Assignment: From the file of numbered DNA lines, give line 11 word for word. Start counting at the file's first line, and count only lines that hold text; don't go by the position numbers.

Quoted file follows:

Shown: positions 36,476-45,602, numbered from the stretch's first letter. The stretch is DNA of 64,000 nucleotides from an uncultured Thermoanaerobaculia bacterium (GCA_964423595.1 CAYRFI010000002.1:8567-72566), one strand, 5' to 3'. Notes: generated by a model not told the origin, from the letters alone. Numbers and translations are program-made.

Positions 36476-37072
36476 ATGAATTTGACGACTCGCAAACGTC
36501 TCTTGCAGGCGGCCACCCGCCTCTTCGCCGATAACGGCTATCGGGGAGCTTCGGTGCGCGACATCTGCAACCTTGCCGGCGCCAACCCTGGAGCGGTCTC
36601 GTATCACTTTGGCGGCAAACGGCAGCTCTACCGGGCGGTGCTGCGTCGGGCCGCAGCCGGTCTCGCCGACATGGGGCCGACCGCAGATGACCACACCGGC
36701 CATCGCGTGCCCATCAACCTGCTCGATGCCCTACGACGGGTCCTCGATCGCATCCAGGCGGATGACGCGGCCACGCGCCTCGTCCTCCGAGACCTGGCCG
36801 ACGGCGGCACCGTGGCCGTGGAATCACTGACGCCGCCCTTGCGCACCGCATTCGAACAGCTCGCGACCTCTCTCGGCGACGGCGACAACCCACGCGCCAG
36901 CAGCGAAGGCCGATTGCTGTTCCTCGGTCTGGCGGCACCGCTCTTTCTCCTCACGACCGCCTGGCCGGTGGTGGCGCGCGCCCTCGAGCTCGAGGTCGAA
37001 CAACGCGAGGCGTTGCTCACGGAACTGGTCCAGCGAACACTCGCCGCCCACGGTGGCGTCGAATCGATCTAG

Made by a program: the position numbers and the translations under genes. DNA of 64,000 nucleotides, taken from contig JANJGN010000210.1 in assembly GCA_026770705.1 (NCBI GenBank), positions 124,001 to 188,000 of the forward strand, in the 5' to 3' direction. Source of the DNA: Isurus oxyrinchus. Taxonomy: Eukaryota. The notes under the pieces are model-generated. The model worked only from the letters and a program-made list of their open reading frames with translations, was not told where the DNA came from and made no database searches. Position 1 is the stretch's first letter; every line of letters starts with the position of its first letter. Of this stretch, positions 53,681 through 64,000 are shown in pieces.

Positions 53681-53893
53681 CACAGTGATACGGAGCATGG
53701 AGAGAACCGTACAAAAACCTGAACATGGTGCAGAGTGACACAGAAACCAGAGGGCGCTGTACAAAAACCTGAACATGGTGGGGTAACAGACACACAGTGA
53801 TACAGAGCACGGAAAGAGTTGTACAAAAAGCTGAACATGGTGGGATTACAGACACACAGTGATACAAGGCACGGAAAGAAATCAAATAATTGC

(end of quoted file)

Positions 53681-53893